Atkins Principal Consultant, George Button, on being one of the first to become a ChMC

Atkins, a member of the SNC-Lavalin Group, was one of the ground-breaking firms in the development of the Chartered Management Consultant (ChMC) award, and George Button was one of the first pioneers to complete the journey to chartership.

Describing the historical context, George said:

“Atkins was one of the pilot companies that helped develop and shape the scheme from the start. One of my mentors was at the heart of it and, as we were seeing others adopt it, I thought it would be a great thing for me to do. The rest is history.”

The hard work for the award started with George putting his own career history into context. He said:

“It meant a lot of self-reflection. I mapped my own client experiences out as examples: how I would deal with certain client situations, ethics, etc., and used these as a template to map my own journey. It was very much a career evaluation over a very long period of time, something that you rarely get the chance to do. You begin to understand how you have developed, from when you were fresh to the industry to today. It shows how much you have matured.”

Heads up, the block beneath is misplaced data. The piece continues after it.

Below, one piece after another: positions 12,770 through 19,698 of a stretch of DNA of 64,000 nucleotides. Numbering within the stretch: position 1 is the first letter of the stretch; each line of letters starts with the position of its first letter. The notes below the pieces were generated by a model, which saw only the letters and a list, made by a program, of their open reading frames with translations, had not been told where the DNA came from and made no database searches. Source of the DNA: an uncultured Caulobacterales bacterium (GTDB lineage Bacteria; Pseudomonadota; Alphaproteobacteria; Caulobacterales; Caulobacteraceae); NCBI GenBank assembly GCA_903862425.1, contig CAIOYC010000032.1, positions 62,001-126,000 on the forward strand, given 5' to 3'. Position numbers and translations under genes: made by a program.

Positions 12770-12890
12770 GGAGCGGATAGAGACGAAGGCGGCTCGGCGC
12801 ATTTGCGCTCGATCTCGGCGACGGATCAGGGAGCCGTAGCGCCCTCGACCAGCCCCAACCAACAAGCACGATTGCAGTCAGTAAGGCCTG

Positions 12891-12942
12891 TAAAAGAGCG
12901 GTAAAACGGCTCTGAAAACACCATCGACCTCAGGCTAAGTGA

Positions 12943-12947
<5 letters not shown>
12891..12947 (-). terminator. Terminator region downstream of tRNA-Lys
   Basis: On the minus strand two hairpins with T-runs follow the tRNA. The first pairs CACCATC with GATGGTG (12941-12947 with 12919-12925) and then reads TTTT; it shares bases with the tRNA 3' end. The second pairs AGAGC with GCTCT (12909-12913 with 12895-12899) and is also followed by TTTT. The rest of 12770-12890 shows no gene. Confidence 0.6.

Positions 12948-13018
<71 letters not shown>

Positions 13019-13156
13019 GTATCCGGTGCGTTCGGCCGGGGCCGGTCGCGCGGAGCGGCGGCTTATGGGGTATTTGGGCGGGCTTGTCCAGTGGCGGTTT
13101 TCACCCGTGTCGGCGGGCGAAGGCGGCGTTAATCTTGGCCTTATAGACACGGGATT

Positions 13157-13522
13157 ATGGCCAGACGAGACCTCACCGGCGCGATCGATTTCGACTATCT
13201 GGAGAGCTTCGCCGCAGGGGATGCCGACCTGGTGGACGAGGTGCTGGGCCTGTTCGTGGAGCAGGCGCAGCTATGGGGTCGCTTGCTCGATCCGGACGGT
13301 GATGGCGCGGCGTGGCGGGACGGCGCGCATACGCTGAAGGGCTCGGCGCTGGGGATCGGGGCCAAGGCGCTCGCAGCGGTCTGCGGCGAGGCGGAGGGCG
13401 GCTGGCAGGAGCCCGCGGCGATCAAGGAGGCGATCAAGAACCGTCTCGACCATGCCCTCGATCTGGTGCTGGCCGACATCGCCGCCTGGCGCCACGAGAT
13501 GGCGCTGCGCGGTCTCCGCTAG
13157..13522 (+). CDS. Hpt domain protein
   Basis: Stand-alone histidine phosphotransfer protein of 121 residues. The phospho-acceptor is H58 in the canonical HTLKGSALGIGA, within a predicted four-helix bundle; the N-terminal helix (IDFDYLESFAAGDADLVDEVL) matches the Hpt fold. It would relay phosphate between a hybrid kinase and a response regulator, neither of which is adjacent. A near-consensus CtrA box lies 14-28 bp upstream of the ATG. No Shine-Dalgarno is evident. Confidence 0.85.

George described how he found this reflection process beneficial, saying: “I am definitely better for it, absolutely. It allows you to identify areas for future development while still identifying your strengths as a consultant.”

For George, this development means extending his professional network beyond Atkins, linking into the industry more using the Management Consultancies Association (MCA) as a key resource. He described his future plans, saying: “I have built a personal development plan, using the feedback from my chartership interview as a compass, and now engage more with the consultancy ecosystem, taking part in more MCA events.”

Discussing the value of chartership to the profession, and to himself personally in affirming his specialist expertise, George commented:

“If you think about things like impostor syndrome: how do you validate yourself as a consultant? For example, I specialise in strategy and business design. There are lots of approaches and methodologies for that area of business, but there is no accredited method – no validation of the correct way. Achieving charted status gives me the self-confidence to do what I do, and it gives my clients the confidence that I know what I am doing, that I can offer the quality service needed to help them shape their business going forward.”

While being Chartered has helped George grow within the profession, he believes the status of the award itself is gaining recognition, but that there is more to do. He said:

“We need clients to ask for chartered consultants to deliver their contracts, and I believe the day will come soon when they will do so, when the market matures. It is going to take another couple of years to become standardised, as more niche firms adopt this route to chartership to develop their people. Management consultancy is a mix of large firms and small- and medium-sized enterprises (SMEs), and we need that mix. But whatever your organisation’s size, we all play a role in helping show the professionalism in the industry.”